Hiring for IT positions in South Africa’s banking industry showed strong growth in August, new data shows.
According to Retail Banker International, citing GlobalData’s Job Analytics database, the local banking and payments industry recorded an 11.8% rise in IT hires.
Capitec told BusinessTech at its headquarters in Stellenbosch last month that it is on a recruitment drive in the data and technology space. Wim de Bruyn, the chief information officer for Capitec, said the bank – the biggest in the country by customers – has targeted approximately 500 data people and technologists.
He said that more products have called for a larger pool of tech and data experts.
Similarly, Standard Bank also increased its hiring budget in the tech space earlier in 2022, while FNB went on a hiring spree in the middle of last year – recruiting 300 experts with engineering, technology, data and quant skills.
According to GlobalData, Sanlam posted 132 IT jobs in August, followed by FirstRand with 101 jobs, Discovery with 80 IT jobs and Standard Bank Group with 51 jobs.
The most sought-after positions included the following:
- Software and web developers, programmers, and testers – accounting for as much as 41% of all titles in the sector in August.
- Database and network administrators and architects claimed a near 20% share; while
- Computer and information analysts held a share of around 19%.
While the country’s top banks have mostly all accelerated their digital strategies post Covid-19, they still see cash remaining key to their business as almost a third of their customers aren’t ready to go cashless, according to a survey.
While 86% of people already use digital banking, almost all customers said they still withdraw cash at least once a month to meet various needs, Bloomberg reported, citing a survey conducted by Discovery Bank and Boston Consulting Group. As long as a significant percentage of the population uses cash, the country can’t move to a fully cashless system, according to the report.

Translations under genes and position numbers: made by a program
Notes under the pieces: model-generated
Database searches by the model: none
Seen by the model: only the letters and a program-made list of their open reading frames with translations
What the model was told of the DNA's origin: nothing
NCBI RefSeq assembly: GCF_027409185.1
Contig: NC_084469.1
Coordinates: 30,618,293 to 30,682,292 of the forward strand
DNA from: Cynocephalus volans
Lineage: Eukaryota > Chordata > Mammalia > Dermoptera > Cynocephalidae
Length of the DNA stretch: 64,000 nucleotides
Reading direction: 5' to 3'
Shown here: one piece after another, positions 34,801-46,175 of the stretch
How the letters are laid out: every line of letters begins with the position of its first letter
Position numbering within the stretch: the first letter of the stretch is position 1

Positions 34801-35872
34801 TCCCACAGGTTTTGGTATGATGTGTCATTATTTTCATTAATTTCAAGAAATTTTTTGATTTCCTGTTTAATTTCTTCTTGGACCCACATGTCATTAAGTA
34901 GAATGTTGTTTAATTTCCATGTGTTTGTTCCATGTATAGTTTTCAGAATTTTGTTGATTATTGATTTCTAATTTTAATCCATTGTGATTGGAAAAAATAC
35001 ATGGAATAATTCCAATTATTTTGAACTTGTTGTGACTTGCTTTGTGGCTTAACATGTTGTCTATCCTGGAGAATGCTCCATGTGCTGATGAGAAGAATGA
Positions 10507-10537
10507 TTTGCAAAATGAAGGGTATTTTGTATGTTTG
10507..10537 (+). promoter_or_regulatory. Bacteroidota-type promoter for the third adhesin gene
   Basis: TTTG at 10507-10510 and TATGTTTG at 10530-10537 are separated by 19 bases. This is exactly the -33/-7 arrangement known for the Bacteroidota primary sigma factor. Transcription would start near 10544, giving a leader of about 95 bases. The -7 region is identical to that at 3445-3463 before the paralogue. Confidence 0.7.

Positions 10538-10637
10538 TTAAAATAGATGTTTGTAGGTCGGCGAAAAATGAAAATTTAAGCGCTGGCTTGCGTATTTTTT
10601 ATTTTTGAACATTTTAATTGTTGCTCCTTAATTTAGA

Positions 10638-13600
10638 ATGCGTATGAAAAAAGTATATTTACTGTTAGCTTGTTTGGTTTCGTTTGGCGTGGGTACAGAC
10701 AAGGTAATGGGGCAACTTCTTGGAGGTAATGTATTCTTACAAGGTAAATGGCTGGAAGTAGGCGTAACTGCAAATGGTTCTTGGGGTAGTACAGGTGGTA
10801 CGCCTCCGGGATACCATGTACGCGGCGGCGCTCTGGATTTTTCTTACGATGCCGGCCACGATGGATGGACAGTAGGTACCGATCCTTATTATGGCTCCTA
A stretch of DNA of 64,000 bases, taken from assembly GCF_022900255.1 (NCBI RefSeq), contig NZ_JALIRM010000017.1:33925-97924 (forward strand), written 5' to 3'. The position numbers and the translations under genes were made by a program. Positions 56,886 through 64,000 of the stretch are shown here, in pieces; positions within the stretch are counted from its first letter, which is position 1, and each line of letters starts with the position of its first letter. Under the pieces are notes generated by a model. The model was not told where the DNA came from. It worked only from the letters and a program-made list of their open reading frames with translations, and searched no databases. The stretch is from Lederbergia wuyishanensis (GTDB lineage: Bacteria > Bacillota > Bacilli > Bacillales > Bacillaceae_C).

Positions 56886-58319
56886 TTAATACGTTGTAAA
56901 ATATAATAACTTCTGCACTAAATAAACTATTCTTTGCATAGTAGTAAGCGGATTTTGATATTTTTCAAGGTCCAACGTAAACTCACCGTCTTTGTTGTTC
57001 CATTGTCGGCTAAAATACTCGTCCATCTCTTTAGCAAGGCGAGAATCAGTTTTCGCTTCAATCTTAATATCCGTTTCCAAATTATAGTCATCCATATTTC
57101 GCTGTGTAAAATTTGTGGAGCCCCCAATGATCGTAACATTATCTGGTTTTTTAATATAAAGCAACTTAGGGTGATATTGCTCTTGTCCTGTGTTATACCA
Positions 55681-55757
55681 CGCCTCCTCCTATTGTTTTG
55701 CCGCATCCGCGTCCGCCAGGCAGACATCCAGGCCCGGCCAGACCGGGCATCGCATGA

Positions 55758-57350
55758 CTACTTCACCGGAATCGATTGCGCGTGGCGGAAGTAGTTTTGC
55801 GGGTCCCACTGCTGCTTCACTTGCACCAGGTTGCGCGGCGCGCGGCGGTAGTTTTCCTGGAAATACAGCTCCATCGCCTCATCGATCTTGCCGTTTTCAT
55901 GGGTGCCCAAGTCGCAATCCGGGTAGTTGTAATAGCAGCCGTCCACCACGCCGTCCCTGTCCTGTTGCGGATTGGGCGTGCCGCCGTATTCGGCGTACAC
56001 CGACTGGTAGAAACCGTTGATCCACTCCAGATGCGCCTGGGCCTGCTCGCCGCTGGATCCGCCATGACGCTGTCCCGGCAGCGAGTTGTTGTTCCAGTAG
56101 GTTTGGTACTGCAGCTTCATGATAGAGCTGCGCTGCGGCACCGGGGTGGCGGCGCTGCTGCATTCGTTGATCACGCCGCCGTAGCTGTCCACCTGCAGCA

“South Africa still has a high reliance on cash relative to some other countries,” Hylton Kallner, chief executive officer of Discovery’s banking unit. “But the direction, and the acceptance by consumers and embrace of digital payments, and the fact that they see the future in that direction, is accelerating.”
Nearly a quarter of surveyed South African adults expect to bank with a digital-only bank by 2023.
Mike Brown, the chief executive officer of Nedbank, speaking to BusinessDay, said that it is trying to move toward a balance whereby digital banking capabilities are combined with face-to-face human interaction at a branch level.
“There is a segment of people who are entirely happy to do everything digitally — but there’s very definitely a segment of people who need some digital coupled with some human interaction,” he said.
“While banking is increasingly digital, the way we like to think of it as ‘warm digital’: we’re digital when you want it, and we’re human when you need it. We feel most clients need a bit of both.”
Capitec group executive for retail banking, Graham Lee, said that the bank doe not intend to reduce its branch network count despite the migration to digital. Lee said that a bank sells trust to a consumer and often that is best conveyed through face-to-face.
Raj Makanjee, the chief executive officer of FNB Retail and Private Banking said that in the future, FNB branches would be up to 76% smaller than their current size. Despite digital migration, FNB noted that it also recognises that there is no technological substitute for personalised advice.
“As a result, we believe that clients who use our branches should be able to perform day-to-day banking through our digital zones, with the option to consult with our experts for human assistance as needed,” said Makanjee.